In a Linux system, everything is logged in a log file under the directory called /var/log. This directory contains logs related to different services and applications. In this directory we have some files such as utmp, wtmp and btmp. Unlike the system log files and the authentication log files, all of these files are binary files. So, we can’t use our normal text tools, such as less or grep, to read them or extract information from them. Instead, we’ll use some special tools that can read these binary files.
- utmp will give you complete picture of users logins at which terminals, logouts, system events and current status of the system, system boot time (used by uptime) etc.
- wtmp gives historical data of utmp.
- btmp records only failed login attempts.
w and who Commands
The w and who commands pull information about who’s logged in and what they’re doing from the /var/run/utmp file. If you want to see the list of users who are currently logged in, use who:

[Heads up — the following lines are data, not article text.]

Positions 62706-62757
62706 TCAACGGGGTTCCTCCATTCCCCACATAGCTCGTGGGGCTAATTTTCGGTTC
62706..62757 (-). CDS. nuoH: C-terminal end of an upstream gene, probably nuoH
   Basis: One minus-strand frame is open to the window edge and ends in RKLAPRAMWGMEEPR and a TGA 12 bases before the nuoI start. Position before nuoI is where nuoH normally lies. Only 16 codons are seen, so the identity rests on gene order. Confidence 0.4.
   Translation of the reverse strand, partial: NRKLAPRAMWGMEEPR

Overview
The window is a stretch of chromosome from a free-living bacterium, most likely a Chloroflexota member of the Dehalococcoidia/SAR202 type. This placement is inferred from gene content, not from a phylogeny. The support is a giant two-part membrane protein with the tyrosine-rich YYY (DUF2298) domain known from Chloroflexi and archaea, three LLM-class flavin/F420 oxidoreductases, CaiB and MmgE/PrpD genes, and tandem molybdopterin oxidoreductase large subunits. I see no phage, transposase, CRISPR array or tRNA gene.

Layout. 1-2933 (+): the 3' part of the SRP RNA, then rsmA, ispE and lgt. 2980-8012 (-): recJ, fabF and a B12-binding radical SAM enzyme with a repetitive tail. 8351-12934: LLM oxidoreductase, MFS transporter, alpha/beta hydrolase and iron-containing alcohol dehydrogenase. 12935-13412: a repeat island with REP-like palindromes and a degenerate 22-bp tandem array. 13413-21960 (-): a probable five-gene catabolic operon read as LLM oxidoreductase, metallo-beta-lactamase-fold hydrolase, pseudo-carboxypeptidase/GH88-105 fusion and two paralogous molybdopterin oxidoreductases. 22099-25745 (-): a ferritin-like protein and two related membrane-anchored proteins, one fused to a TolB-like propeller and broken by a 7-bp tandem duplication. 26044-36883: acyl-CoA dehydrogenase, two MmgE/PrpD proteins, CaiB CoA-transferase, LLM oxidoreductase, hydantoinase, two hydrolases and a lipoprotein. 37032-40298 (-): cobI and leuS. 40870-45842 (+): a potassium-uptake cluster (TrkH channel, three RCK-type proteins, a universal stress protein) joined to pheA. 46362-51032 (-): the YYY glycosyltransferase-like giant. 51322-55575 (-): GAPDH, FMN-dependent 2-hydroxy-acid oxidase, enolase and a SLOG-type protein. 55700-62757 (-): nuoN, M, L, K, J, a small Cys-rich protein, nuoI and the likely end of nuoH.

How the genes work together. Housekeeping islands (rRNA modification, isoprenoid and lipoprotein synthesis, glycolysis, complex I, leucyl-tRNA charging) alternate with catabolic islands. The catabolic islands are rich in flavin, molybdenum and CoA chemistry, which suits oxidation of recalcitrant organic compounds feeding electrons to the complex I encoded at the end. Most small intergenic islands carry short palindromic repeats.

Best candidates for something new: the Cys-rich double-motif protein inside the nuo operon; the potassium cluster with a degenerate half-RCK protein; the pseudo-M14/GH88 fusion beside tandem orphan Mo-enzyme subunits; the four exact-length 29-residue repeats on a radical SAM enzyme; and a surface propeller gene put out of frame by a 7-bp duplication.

$ who geek console Jul 1 23:27 geek ttys000 Jul 7 13:13 geek ttys001 Jul 18 18:34
The last command provides how they logged in, when they logged in and when they logged out etc info on the screen.
We can also use the last command to read the content of the files wtmp, utmp and btmp as well. For example:
# last -f /var/log/wtmp ### To open wtmp file and view its content use blow command. # last -f /var/run/utmp ### To see still logged in users view utmp file use last command. # last -f /var/log/btmp ### To view btmp file use same command.
You can review the current history of logged sessions contained within /var/run/btmp by typing:
Now, given that binary files cannot be viewed using basic reading commands such as cat, less, and more, rather than simply relying on basic commands such as last, who, lastb, and others, a different approach is to use the utmpdump command like this:
# utmpdump /path/to/binary
So if you want to read the contents of the binary files wtmp, utmp or btmp, use the command as:
# utmpdump /var/run/utmp # utmpdump /var/log/wtmp # utmpdump /var/log/btmp